Welcome to Dog Terror Week. As fireworks sales commence in North Dakota, families who are blessed with dog companions can be divided into two camps: those whose pooches can accompany them to the picnics and Fourth of July festivities with nary a qualm … and the rest of us, who celebrate America’s independence with our quaking hounds drooling under the bed or panting in the back corner of the basement closet.
Our family includes one from each canine camp. Molly, our little old yapdoodle, is the impervious kind, mostly immune to sudden loud noises — whether they come from our neck of the woods (where fireworks are not legal, but you know how that goes) or the towering thunderstorms that have been rattling windows overnight.
And then there’s the dogasaurus. Our kids’ lab-retriever cross Cody, who’s as big as a moderate-size black bear, looks the part of a tough, stalwart hunting companion. He boasts the heart of a bunny.
Like other pets we’ve loved over the years, our grand-dog turns into a quivering mass of canine Jell-O when thunder rolls across the river. The Fourth of July? It could just as well be spelled A-R-M-A-G-E-D-D-O-N.
City laws banning firecrackers and other ignitable bangers do seem to put a damper on this official week of random explosions here in Moorhead, compared to the small-town battlefield racket I remember as a kid — but they’re far, far from a full sound barrier. I suspect the boys of all ages who delight in setting off noisemakers don’t give a thought to the incidental mayhem they cause. They’re just intent on having fun and perhaps attracting a bit of attention — traditional pursuits that are mostly harmless, as long as they look where they’re tossing those mini-explosives.
Not so in homes with sensitive pets. A friend’s black lab, Willy, spends her days cowering under their downstairs desk. Our kids’ Cody shivers and whines in the innermost corners of their house, barely daring to venture outdoors to do his business.
Russ’ and my first dog, the sainted Norwegian elkhound Ole, was so overwhelmed that he once pulled the sliding doors off a closet to hide, drooling and shivering under the blankets stored inside. On another occasion, we located him in the kitchen inside one of the (latched) lower cabinets, seeking solace between the pasta pot and frying pans.
It doesn’t take full-scale pyrotechnics to frighten sensitive furry folk. Former neighbors drove Ole (and us) to distraction by sitting on their front steps shooting puny bottle rockets from 10 in the morning until long after dark, day after day after day.
We tried all the vet-recommended measures. We sheltered him in an interior room booming with classical music. We dispensed with car rides and in-town walks until July 6. We distracted him with toys, treats and attention. Still he nervously dogged our every step around the house. Finally, we resorted to boarding him at an out-of-town kennel for the duration.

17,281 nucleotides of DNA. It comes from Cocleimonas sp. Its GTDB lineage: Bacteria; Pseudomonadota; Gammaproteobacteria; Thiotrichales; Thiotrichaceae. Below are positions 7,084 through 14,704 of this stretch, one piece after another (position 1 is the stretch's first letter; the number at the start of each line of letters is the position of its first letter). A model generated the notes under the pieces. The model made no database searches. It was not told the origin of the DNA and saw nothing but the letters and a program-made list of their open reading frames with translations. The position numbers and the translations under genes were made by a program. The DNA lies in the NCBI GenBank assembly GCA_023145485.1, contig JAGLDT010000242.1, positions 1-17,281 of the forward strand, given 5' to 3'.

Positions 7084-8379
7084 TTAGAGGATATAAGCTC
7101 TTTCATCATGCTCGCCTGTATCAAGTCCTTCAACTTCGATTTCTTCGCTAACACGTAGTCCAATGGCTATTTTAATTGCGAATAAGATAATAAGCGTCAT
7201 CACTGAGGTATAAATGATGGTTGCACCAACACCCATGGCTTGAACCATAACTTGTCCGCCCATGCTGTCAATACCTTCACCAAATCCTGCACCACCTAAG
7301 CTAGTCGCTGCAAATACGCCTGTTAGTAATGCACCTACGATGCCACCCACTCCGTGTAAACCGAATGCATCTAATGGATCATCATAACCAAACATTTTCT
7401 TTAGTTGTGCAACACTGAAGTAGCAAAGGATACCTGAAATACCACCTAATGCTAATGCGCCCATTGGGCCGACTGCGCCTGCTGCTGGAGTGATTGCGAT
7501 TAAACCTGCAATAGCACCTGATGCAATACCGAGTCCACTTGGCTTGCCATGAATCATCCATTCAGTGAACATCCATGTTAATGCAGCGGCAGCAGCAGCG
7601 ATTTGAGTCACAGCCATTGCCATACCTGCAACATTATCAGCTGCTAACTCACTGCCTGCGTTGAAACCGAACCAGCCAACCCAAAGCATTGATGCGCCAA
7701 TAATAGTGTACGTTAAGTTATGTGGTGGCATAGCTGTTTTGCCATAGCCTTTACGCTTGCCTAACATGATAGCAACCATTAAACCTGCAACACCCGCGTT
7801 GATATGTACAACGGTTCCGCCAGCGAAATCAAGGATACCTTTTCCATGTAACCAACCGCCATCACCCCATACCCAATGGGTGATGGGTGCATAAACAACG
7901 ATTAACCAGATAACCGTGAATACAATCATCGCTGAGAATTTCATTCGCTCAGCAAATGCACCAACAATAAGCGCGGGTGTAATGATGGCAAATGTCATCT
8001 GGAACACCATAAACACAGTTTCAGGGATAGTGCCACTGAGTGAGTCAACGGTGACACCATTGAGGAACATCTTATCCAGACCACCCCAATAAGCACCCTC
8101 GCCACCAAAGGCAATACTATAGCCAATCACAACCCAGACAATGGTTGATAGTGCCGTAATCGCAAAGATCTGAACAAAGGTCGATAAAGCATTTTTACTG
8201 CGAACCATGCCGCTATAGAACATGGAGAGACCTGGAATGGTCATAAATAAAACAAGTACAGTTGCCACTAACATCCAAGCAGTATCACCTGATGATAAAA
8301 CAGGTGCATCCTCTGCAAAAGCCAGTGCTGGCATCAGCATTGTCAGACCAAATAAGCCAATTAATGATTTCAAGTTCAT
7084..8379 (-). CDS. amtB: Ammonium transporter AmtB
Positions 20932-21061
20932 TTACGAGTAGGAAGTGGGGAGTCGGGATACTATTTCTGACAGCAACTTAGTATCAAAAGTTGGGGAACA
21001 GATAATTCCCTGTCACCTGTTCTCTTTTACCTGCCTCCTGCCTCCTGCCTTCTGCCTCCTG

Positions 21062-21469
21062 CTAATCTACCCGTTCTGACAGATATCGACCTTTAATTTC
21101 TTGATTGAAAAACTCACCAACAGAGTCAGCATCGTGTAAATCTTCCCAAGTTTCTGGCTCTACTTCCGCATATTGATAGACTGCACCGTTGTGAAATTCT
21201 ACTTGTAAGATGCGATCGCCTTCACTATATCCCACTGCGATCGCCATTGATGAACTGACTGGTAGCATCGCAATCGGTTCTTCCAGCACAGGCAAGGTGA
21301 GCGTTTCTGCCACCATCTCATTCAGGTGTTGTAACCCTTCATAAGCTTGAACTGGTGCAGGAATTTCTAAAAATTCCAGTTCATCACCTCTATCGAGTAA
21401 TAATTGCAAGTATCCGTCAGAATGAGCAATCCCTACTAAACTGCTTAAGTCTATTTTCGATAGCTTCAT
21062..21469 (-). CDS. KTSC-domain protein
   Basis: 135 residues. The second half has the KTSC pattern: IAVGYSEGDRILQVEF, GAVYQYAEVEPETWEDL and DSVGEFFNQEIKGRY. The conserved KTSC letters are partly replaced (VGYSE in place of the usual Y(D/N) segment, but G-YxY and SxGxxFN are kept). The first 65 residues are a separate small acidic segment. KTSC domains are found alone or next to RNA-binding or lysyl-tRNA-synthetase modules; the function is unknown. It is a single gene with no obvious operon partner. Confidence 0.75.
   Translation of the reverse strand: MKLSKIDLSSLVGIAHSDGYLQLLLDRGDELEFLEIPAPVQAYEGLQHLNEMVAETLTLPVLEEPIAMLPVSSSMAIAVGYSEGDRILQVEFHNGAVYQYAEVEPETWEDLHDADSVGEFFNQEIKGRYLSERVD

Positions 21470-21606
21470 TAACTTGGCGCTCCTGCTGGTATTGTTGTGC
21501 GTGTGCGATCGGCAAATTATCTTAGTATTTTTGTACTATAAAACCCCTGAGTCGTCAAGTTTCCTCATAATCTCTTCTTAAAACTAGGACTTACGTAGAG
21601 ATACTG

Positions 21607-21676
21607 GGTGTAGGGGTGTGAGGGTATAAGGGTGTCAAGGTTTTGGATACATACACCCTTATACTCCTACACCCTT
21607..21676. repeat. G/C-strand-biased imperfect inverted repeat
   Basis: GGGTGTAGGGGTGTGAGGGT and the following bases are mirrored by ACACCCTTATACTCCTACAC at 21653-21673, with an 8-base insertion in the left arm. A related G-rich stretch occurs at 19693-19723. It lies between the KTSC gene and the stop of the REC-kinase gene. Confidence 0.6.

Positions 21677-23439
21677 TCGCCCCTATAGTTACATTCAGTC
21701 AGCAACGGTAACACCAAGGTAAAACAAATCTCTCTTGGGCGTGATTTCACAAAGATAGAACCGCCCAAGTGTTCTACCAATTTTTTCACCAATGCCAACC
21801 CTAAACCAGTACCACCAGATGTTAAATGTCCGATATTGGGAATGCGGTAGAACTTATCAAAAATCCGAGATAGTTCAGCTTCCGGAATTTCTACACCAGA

The dogasaurus’s folks have tried all the scientific dog-soothing remedies that have been promoted since Ole’s day, from thunder shirts to pheromones and calming scents. None has worked much magic for their big brawny brute … other than a solution Cody himself invented, jumping into the middle of their bed and drooling all over the blankets. This home remedy does enable the dog to catch cat naps, but it does absolutely nothing for his human bedmates’ sleep.
Only one approach has proven reliable — drugging him. The vet prescribes a fairly hefty dose of legal dope to dampen his anxiety. Cody may not quiver as much or whimper around the clock, but the medication leaves him three-quarters comatose, staggering drunkenly until he collapses in the most remote corner to sleep it off.
Dogs, of course, aren’t the only ones who will be alarmed and disquieted by the gunpowder-fueled celebration of the week ahead. Battlefield veterans and victims of trauma who suffer from PTSD may be profoundly affected by the random thoughtless bangs throughout Terror Week. But they can calmly ask their neighbors to be courteous … or, failing that, go camping in the wilderness, or give the fireworks-obsessed an earful, or even call the cops. These veterans recognize what’s upping their anxiety and can take reasonable steps to control it. They’re respected.
Terror-stricken dogs and their families aren’t taken seriously. After all, those four-legged trauma victims are just (just!) our pets.
Please honor the Fourth of July by sidestepping neighborhood sadism. Be kind. There’s plenty of time and space to get a bang out of Independence Day without terrorizing man or beast.